International research and guidelines on post-tuberculosis chronic lung disorders: a systematic scoping review.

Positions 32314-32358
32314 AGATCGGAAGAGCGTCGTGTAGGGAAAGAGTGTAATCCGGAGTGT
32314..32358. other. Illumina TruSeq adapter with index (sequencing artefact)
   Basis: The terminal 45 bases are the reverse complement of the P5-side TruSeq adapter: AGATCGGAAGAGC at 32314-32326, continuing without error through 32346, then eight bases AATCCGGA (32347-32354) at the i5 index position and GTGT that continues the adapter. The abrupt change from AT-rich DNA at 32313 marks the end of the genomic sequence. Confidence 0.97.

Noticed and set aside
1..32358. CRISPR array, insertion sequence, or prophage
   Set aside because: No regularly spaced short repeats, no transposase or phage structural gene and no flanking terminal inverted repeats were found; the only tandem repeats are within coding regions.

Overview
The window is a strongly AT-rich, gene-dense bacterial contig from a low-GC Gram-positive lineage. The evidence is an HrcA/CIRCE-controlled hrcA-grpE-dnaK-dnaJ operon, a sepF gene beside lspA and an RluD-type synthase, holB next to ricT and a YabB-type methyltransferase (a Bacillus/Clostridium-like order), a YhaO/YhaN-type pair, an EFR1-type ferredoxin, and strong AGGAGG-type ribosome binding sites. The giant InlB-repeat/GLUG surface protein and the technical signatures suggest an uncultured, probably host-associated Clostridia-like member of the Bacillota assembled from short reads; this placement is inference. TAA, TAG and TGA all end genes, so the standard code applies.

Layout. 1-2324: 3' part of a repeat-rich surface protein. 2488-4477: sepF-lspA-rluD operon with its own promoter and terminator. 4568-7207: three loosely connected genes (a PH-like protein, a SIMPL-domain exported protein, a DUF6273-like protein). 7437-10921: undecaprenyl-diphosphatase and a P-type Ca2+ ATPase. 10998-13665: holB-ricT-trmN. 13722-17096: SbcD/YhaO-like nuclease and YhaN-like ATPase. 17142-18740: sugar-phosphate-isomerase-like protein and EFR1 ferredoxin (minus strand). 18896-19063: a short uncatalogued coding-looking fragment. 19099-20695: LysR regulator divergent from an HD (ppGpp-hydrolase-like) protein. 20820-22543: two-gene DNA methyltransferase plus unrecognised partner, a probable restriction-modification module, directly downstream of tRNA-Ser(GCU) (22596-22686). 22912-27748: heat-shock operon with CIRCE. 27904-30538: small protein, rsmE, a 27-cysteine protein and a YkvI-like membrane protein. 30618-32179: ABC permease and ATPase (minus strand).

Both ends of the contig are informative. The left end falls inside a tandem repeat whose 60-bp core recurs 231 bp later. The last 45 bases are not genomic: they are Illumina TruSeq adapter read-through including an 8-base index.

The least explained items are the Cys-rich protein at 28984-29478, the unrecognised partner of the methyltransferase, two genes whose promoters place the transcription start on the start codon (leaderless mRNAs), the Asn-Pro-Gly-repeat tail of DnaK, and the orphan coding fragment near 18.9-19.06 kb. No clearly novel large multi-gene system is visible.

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Introduction: Pulmonary tuberculosis (TB) is an important risk factor for chronic respiratory disease due to residual lung damage. Yet, the WHO End TB strategy does not mention post-TB chronic lung disorders (PTBLDs) and programmatic interventions to address PTBLD are lacking. This study assessed the scope of current guidelines and evidence on PTBLD to inform policy and research action. Methods: A systematic literature search was conducted following Preferred Reporting Items for Systematic Review and Meta-Analysis guidelines. Eight databases (TRIP, International Guideline Library, MEDLINE/PubMed, EMBASE, Web of Science, Global Health, Cochrane Library) were searched for records on PTBLD published between 1 January 1990 and 1 December 2017. Non-English records, case series, conference abstracts and letters to editors were excluded. Data were extracted and charted on publication year, location, PTBLD condition(s) and main study outcome. Results: A total of 212 guidelines and 3661 articles were retrieved. After screening, only three international TB guidelines mentioned TB sequelae, but none described how to identify or manage the condition. A total of 156 articles addressed PTBLD: 54 (35%) mentioned unspecified TB sequelae; 47 (30%) specific post-TB conditions including aspergillosis, bronchial stenosis or bronchiectasis; 52 (33%) post-TB obstructive disorders or lung function impairment; and 20 (13%) post-TB respiratory symptoms or chest X-ray abnormalities. The first two groups mostly assessed surgery or ventilation techniques for patient management, while the last two groups typically assessed prevalence or predictors of disease. Conclusion: This is the first review to provide a comprehensive overview of the current literature on PTBLD. The scope of evidence around the burden of PTBLD warrants inclusion and recognition of the problem in international TB guidelines. Research is now needed on early detection of PTBLD and patient management options that are suitable for high-burden TB countries.
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